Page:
Aeronautics program expands
Flight school lowers costs, gains own campus
Flight training has a steep price tag, with a full commercial license requiring upwards of $40,000 to $50,000 above normal tuition, room and board. Retired Air Force Brig. Gen. David Young, dean of the School of Aeronautics, has always focused on reducing that cost whenever possible.
“One of my main personal goals, and goals of our school, is to reduce the cost of training to the student, and we continue to find ways to do that,” Young said. “For example, when we bought (Falwell Aviation, now Freedom Aviation) more than a year ago, we were able to lower the cost.”
Starting this semester, the School of Aeronautics took a significant step forward by switching flight costs from out-of-pocket expenses to lab fees that are included in tuition.
“What this did for the students is allow our students to put all of their financial aid assistance and loans on their account at Freedom Aviation,” Young said. “It demonstrated great support by the financial aid office, and it made it much easier for students to start flying right away.”
The impact of the new lab fee system is best evidenced by a dramatic increase in flight hours this year. The school is about to pass 1,100 flight hours in the last 30 days and more than 11,000 for the year — a 4,000 hour increase over last year.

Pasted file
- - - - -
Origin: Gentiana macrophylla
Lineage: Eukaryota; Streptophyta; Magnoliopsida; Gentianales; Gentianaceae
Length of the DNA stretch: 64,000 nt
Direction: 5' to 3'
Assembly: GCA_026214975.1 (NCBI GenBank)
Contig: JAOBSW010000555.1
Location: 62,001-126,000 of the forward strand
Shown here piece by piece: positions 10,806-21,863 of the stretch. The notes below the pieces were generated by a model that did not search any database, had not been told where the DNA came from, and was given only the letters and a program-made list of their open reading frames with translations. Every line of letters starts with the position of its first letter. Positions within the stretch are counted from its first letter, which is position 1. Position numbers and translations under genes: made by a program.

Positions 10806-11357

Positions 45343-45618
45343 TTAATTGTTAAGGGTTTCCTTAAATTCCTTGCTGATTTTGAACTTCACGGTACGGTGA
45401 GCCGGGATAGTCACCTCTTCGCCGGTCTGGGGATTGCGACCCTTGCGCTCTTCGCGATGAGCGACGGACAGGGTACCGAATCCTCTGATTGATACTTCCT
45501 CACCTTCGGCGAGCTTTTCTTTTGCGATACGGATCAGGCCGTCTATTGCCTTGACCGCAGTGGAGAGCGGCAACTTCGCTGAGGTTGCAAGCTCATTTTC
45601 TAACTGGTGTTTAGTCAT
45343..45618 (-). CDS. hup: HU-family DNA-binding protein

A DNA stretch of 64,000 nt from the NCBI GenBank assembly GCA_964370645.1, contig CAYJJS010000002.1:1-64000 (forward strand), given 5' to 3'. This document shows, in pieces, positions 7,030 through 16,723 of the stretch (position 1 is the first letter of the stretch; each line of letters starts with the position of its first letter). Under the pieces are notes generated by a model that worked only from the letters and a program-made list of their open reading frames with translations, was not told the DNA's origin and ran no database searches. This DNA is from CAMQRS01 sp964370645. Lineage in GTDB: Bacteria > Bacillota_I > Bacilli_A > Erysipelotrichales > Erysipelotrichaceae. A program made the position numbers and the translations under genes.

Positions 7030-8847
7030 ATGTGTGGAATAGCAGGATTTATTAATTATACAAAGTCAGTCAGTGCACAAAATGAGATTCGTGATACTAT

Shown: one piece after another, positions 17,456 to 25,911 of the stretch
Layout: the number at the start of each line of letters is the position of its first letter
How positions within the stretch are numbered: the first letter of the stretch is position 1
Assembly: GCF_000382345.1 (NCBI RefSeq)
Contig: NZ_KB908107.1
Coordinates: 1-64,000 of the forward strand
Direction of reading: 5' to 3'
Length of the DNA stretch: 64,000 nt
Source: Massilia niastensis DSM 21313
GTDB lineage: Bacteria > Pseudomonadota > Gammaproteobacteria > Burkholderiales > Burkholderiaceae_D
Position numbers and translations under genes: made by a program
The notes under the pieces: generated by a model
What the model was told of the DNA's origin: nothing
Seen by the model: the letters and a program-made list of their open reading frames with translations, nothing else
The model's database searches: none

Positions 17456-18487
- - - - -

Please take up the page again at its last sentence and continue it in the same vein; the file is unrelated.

Another significant improvement is the acquisition of a brand new Cessna 162 Skycatcher. The Skycatcher is a newly introduced light sport aircraft and a successor to one of the company’s most popular training models, the 152. The new plane is not only less expensive to fly and maintain, but is also a major asset for the school’s National Intercollegiate Flying Association (NIFA) competition team. The NIFA team has won the last six consecutive regional titles and placed 15th in the nation last year. The Skycatcher will be part of the team’s arsenal when they face off against other top flight schools at Ohio State University in two weeks.
“This airplane is much less expensive to purchase and more economical to operate, which means we can pass those savings on to our students,” Young said. “That’s our ultimate goal, but because of the timing and such that we were able to get this airplane when we did, we’re initially using it for our competition team.”
All of the expense savings and restructuring flight costs as lab fees will both boost enrollment in the School of Aeronautics and help with retention. Prior to the implementation of lab fees, many students would begin the program and fall in love with flying, but they would run out of money and be forced to change majors, according to Young. The Aeronautics faculty and staff are working to end that in the future.
With the acquisition of a new building at the airport, the School of Aeronautics will be completely moving out to the airport locations.
“Everything’s going to be located at the airport — we’ve named it the Airport Campus,” Young said. “We have Main Campus, Campus North, East Campus — this is the Airport Campus.”